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"Century-old drug reverses autism-like symptoms in fragile X mouse model"

Discussion in 'Other Health News and Research' started by Wally, Jan 15, 2015.

  1. Wally

    Wally Senior Member

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    See, http://www.sciencedaily.com/releases/2015/01/150115163535.htm
     
  2. Sushi

    Sushi Moderation Resource Albuquerque

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    And further down in the article:
    Pretty interesting, thanks Wally!
     
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  3. Snow Leopard

    Snow Leopard Hibernating

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    I don't really see how this is an 'autism' model, but anyway... (FMR1 knockout mice, is a model of Fragile-X syndrome, a common cause of mental retardation)

    It says on Wikipedia, that Fragile X syndrome co-occurs with autism in about 5% of cases.

    The drug they used was Suramin and they demonstrated that it reversed some of the downstream biochemical consequences of absence of FMR1 in mice and along with some reversal of behaviour.

    http://en.wikipedia.org/wiki/Suramin (has a worrying side effect profile...)
     
  4. natasa778

    natasa778 Senior Member

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    Significance of the findings discussed here http://www.nofone.org/#!significance-of-naviaux-2015-fragile-x/ctef

    What is super exciting here is that they provoked exactly the same neurodevelopmental symptoms and impairments via two completely different upstream mechanisms, and then used the same treatment agent to succesfully reverse symptoms in both cases. Telling us that in order for the symptoms to emerge, something very similar happens to both sets of animals. That a single/similar biological pathway is messed up and causes surface symptoms, regardless of what upstream cause was there to start with, and that this single shared pathology can be potentially amended...


    Published paper by Naviaux (there is a thread on it somewhere on this forum) laying out the theory of CDR

    Metabolic features of the cell danger response

     
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  5. voner

    voner Senior Member

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    thanks Wally and natasa778. Here is a quote from the link provided by natasa778 that I took note of...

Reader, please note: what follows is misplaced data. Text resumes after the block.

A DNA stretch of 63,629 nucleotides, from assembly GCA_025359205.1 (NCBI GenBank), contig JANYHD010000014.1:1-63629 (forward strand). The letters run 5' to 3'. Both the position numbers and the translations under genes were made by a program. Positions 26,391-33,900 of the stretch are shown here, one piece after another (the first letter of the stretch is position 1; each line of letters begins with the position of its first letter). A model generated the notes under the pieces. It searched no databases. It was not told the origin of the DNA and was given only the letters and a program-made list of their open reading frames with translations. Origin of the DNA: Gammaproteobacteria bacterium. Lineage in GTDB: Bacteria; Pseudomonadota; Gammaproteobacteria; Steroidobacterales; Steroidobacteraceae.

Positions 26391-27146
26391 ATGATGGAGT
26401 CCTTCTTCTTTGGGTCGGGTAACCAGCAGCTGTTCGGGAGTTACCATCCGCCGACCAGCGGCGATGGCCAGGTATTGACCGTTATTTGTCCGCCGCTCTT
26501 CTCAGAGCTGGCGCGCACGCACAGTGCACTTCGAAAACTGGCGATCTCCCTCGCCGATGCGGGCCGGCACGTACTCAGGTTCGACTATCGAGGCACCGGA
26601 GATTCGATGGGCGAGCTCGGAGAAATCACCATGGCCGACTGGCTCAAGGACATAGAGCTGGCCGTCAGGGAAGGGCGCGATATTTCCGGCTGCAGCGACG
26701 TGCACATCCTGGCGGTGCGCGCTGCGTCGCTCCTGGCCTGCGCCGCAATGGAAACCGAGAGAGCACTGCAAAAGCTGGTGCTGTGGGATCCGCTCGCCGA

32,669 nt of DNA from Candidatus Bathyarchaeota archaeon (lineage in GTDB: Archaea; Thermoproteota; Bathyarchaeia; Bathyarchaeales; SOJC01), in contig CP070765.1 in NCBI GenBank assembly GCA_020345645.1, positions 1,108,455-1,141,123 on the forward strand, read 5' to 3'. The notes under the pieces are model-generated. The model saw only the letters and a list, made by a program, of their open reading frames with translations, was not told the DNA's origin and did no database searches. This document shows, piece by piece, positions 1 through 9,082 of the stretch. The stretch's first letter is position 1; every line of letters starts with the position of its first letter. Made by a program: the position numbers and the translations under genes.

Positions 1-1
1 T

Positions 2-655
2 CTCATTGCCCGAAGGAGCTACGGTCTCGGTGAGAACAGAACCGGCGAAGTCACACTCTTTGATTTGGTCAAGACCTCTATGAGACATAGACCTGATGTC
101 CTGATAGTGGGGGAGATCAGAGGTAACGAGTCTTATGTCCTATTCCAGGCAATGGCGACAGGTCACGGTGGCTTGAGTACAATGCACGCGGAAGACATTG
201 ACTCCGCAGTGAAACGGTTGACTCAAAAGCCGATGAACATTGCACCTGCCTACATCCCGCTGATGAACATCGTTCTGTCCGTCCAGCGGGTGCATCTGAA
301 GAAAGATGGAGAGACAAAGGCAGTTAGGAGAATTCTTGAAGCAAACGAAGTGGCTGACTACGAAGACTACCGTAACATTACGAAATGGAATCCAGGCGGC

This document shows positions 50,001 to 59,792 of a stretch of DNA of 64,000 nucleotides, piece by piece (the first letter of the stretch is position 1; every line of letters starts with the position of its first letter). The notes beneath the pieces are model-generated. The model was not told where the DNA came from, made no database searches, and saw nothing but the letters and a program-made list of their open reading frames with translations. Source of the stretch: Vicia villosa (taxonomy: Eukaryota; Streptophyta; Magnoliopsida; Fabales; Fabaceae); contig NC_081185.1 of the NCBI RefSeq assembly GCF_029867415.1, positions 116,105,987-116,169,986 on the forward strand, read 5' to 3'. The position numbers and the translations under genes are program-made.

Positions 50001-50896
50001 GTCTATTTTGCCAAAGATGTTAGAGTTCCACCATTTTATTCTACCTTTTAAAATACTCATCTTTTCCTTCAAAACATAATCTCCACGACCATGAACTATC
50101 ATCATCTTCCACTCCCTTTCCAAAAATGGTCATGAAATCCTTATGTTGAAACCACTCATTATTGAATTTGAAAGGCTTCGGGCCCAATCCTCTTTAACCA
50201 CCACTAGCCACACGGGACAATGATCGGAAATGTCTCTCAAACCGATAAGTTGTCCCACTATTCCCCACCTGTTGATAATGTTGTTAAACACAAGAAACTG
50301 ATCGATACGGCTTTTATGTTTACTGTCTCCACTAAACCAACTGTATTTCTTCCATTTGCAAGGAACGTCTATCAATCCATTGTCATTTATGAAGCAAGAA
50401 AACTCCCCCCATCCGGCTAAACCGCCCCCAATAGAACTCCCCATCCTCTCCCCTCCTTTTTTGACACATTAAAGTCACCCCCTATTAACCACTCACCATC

to put in the context of ME/CFS, here is a quote from @Jonathan Edwards in a post on PR I recently made (http://forums.phoenixrising.me/index.php?threads/biomarkers-vs-clinical-diagnosis.34963/#post-546372)....

     
  6. alex3619

    alex3619 Senior Member

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    The CDR came up in a thread some time last year. It kind of makes sense. It has the potential to be useful in ME. What is an issue though is that even relevant mouse models leading to successful mouse treatments fail on humans most of the time. We can view this as interesting, and promising, but need to be cautious. It is however something that we might like to keep in mind.

    In particular it might be worth investigating the drug suramin.

    It is interesting that I started taking resveratrol largely to act on a path involved in African sleeping sickness. I wonder if this is relevant?
     
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  7. Marco

    Marco Grrrrrrr!

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    Very Interesting although I thought the paper we were discussing last year was presented more as a philosophical than a scientific model and claims that the cell danger response was the cause of most human diseases just undermined its credibility.

    But, there's some pretty sound and specific science underlying the general notion and I do feel there's a great deal of potential for a similar mechanism to play a central role in ASD and ME/CFS.
     
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  8. barbc56

    barbc56 Senior Member

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  9. Marco

    Marco Grrrrrrr!

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